Experimental evidence that the invasive snail Potamopyrgus antipodarum (Gray, 1843) survives passage through the digestive tract of common riverine fish.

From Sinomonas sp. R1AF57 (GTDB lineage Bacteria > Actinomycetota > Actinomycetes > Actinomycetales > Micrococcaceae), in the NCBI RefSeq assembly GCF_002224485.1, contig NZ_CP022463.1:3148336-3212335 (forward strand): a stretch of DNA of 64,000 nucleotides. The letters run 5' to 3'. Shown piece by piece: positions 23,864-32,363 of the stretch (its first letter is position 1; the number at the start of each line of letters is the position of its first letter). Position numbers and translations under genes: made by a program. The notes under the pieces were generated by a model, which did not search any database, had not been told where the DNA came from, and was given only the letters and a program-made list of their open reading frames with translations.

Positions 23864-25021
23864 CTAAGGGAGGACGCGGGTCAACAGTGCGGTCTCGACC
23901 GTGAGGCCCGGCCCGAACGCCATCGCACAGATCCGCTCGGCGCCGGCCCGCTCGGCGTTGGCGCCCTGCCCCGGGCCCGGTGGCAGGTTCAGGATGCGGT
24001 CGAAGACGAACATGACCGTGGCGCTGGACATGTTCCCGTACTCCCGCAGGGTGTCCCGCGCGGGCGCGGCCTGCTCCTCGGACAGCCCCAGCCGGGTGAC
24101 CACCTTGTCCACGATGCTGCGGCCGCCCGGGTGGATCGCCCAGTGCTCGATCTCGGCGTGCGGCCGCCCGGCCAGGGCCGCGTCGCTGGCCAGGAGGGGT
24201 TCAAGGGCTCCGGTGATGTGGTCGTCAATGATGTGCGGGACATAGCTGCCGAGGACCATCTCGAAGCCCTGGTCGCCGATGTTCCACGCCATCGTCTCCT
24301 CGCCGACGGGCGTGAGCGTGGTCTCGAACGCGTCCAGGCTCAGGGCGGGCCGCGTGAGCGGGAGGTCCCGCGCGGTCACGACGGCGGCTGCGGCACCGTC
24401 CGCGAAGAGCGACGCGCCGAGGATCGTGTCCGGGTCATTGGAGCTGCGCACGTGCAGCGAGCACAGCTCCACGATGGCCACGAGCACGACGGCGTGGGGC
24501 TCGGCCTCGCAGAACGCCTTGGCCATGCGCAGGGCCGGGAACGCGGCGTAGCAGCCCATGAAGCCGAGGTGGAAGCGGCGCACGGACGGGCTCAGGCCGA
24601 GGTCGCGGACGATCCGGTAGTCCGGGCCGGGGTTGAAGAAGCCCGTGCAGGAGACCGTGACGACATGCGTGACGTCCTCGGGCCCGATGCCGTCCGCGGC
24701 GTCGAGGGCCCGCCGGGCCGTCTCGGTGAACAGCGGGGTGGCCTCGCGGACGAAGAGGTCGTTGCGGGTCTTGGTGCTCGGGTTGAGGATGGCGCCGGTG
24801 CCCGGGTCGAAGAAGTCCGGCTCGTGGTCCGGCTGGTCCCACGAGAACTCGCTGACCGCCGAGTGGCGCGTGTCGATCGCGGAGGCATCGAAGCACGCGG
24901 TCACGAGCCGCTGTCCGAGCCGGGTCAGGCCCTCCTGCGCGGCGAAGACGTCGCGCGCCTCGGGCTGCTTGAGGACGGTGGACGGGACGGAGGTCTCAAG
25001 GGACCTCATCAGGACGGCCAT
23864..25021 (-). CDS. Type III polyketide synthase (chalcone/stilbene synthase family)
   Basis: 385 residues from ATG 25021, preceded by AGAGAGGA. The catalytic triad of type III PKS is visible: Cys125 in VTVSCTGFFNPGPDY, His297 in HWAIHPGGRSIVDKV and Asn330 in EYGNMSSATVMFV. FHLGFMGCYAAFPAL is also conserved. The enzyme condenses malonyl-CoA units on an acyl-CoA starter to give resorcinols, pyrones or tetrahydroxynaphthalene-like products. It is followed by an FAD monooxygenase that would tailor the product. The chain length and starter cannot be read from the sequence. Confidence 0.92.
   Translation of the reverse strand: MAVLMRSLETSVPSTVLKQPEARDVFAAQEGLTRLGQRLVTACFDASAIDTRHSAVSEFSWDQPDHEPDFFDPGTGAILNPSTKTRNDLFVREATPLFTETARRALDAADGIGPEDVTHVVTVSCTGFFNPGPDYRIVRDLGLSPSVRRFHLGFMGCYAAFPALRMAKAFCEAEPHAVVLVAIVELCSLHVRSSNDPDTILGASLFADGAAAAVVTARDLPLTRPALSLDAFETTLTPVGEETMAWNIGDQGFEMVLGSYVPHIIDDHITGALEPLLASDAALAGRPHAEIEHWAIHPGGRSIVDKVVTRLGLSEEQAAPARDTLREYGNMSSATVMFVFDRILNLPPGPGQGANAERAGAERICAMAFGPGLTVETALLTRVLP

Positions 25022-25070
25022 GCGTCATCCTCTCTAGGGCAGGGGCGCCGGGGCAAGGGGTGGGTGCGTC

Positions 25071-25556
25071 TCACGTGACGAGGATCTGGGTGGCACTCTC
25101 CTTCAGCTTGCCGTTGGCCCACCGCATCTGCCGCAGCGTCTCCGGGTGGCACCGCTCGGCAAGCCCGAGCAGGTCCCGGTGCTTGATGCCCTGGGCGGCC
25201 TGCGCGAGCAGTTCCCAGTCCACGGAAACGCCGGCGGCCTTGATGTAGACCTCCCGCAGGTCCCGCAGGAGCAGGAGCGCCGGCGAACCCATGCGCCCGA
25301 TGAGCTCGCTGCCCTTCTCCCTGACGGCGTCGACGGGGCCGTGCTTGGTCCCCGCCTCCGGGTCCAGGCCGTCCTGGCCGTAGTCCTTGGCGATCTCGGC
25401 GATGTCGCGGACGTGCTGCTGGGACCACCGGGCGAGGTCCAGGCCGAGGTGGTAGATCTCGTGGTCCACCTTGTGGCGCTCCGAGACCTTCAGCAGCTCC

Potamopyrgus antipodarum is one of the most widespread invasive species worldwide and its expansion is ongoing. Although the snail has already been documented as surviving the digestive tract of various fish, there is insufficient data on potential riverine fish predators of P. antipodarum and of the ability of the snail to survive digestion by these fish. Lotic ecosystems are unfavourable for the upstream spread of this species by active movement and thus it is suspected that benthivorous riverine fish facilitate such upstream dispersion. In general, the results of this study indicated that P. antipodarum is not a preferable food object for the studied riverine fish. The study did indicate, however, that the invasive snail is capable of surviving the digestive tract of all the studied fish. As accidental consumption of abundant P. antipodarum with other food objects has already been documented, this study suggests that riverine fish can act as potential secondary dispersion vectors, facilitating the upstream dispersion of the snail.